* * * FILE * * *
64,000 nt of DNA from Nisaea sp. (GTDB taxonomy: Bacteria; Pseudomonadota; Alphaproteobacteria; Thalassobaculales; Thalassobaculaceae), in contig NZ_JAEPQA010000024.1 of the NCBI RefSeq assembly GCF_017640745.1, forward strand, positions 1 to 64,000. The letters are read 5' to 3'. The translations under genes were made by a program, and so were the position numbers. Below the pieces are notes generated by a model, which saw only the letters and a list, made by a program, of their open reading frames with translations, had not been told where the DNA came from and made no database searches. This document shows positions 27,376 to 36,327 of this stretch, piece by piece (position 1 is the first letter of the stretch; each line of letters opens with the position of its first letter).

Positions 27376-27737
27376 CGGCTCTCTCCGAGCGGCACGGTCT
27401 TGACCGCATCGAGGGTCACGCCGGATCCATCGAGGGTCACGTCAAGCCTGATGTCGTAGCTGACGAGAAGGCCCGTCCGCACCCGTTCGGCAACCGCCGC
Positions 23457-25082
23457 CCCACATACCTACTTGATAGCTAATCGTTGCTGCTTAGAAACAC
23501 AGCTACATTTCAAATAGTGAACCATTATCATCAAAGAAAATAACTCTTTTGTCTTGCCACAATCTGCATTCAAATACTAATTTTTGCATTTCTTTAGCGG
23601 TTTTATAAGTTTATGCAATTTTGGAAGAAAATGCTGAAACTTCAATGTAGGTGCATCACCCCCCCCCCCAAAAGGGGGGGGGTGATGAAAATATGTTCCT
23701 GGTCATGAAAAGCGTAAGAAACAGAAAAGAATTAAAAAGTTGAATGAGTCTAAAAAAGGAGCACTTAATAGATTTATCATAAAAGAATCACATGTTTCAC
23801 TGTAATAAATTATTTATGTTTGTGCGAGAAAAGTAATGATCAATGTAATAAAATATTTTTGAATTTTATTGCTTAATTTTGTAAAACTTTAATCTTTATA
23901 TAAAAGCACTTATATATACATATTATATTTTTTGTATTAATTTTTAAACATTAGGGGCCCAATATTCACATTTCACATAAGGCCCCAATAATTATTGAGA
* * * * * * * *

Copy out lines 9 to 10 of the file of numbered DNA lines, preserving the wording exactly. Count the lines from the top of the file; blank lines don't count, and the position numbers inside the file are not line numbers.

23701 GGTCATGAAAAGCGTAAGAAACAGAAAAGAATTAAAAAGTTGAATGAGTCTAAAAAAGGAGCACTTAATAGATTTATCATAAAAGAATCACATGTTTCAC
23801 TGTAATAAATTATTTATGTTTGTGCGAGAAAAGTAATGATCAATGTAATAAAATATTTTTGAATTTTATTGCTTAATTTTGTAAAACTTTAATCTTTATA